Latest ideation application: FBI HQ relocation
- By Kathleen Hickey
- Jan 30, 2015
As GSA begins its search for a developer to build a new headquarters for the FBI, staff at the investigative agency will be able to contribute to the discussions via an online community ideation tool. Work installing the tool is expected to start late February, with the community being hosted from March through May 2015.
While in the past tools for brainstorming and sharing new ideas may have meant a whiteboard and sticky notes, tools and processes in the connected enterprise the go beyond that to include intranet forums and applications, web-based collaboration tools, surveys, social media sites and detailed action steps and feasibility studies. Organizations also use behavioral science methods, software algorithms and game mechanics to encourage participation and collaboration.
The FBI is seeking an ideation tool that lets users add ideas that can be commented on and rated by other users, and includes challenges and incentives to encourage participation as well as advanced analytical capabilities. The vendor-hosted site needs to support Internet Explorer 9. It must be capable of being installed on a classified network and support 200 concurrent users.
At the end of the idea-generating period, the FBI wants to be able to export all the data and have it deleted from the vendor site.
One web-based tool open to use by all is IdeaBox, created by the Consumer Financial Protection Bureau (CFBP). The IdeaBox open source code is available on Github.
Idea-Box is a django app for surfacing and collecting ideas from users in a minimal, easily integratable interface. Features include submitting, tagging, commenting and voting on ideas. Ideas are listed by trending, “likes” and can be archived or hidden. Users can also create custom challenges for specific idea generation campaigns. Idea-Box also takes a strong stance on transparency, according to the GitHub page, so that ideas, votes, etc. are tied to specific users.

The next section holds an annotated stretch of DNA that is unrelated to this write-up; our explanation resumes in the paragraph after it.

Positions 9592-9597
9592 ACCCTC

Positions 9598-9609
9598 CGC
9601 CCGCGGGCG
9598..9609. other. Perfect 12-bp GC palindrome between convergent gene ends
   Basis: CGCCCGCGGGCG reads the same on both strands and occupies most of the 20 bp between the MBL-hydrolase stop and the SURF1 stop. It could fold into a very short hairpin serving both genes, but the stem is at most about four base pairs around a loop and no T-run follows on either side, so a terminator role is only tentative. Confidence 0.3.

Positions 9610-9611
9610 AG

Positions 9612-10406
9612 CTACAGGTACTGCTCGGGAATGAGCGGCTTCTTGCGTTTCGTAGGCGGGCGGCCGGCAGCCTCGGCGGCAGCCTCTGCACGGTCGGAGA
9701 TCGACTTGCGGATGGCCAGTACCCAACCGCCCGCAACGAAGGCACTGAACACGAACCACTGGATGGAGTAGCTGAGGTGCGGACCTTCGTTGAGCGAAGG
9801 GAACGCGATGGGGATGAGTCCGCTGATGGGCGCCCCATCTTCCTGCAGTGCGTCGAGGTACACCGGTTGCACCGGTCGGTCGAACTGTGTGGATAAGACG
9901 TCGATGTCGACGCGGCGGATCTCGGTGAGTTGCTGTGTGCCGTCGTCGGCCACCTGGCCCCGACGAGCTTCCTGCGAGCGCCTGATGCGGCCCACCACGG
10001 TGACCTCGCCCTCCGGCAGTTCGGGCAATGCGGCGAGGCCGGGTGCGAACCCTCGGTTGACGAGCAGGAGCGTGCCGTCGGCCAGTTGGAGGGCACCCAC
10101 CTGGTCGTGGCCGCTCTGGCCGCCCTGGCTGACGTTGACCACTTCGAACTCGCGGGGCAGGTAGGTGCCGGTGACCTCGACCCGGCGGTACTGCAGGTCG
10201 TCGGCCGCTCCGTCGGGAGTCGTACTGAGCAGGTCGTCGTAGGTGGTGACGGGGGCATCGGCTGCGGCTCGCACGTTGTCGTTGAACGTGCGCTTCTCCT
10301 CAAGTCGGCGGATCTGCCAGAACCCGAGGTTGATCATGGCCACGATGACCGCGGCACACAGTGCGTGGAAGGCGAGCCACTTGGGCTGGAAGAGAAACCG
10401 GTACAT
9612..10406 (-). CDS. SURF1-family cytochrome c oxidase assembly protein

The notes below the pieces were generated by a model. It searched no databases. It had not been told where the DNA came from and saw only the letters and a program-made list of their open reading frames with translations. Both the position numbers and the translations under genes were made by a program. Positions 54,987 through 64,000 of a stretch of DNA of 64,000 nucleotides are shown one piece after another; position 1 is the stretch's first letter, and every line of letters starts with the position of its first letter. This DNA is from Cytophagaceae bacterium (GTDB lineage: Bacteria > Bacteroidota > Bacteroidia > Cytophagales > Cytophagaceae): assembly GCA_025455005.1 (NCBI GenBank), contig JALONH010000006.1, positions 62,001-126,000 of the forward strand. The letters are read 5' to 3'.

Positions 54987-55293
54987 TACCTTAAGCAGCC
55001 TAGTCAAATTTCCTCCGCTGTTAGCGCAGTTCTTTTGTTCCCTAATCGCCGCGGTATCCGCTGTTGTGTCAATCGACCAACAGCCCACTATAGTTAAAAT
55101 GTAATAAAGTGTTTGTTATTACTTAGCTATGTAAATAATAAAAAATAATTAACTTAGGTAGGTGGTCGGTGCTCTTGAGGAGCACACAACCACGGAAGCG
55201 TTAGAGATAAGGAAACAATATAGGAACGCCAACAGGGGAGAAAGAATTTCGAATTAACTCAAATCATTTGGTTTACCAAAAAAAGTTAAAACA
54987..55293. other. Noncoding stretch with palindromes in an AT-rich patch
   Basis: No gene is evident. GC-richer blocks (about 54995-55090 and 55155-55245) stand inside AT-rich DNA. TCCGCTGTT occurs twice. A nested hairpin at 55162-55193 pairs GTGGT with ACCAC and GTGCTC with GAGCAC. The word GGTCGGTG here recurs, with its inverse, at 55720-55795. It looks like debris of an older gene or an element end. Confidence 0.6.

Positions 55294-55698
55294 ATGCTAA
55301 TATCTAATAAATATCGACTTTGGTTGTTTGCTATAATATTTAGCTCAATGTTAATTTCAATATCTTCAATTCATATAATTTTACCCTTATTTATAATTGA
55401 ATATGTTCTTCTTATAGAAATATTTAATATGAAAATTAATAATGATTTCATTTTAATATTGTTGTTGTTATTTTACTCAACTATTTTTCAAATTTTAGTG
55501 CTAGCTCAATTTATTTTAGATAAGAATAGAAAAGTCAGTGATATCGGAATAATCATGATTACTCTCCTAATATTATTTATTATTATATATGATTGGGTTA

IdeaBox, created for internal use by CFPB, allows for submitting both general ideas as well as ideas submitted in response to a particular request. The ideas are reviewed, routed and scored, further refined if necessary, and presented to leaders. Idea contributors are notified of comments and are involved in the project. Cross-functional teams can further refine the idea to pitch to decision-makers.
Ideation tools have been successfully used at many agencies.
The Transportation Security Agency’s IdeaFactory has provided a venue for ideas that have saved money, improved security and training, and enhanced employee morale.
The Department of Transportation’s agencywide IdeaHub allows each of DOT’s 10 operating administrations to pursue projects that are important to their employees and facilitate discussion around ideas that affect the entire department.
And in Austin, Texas, a website dedicated to community idea sharing, SpeakUpAustin, is powered by Granicus’ social ideation platform.
Online ideation tools are the latest iteration of using web-based technology for collaboration. The National Cancer Institute’s National Cancer Informatics Program (NCIP), for example, launched an online forum, NCIP Hub, as part of an effort to help cancer researchers collaborate virtually and access community-generated data, tools, standards and other resources.
“Our goal is to establish an NCIP Hub that can serve as a ‘marketplace’ that allows cancer researchers to share and access relevant informatics resources; upload, test and develop relevant tools; and share, teach and learn using the platform’s collaboration and learning management capabilities,” noted Ishwar Chandramouliswaran, program manager, NCIP, in his blog announcing the project.
NCIP, like IdeaBox, was built on an open source collaborative platform; in this case, HUBzero.
GSA’s DigitalGov site offers a list of ideation platforms and tools that notes if the product is on the GSA schedule and if has federal-compatible terms of service.
Kathleen Hickey is a freelance writer for GCN.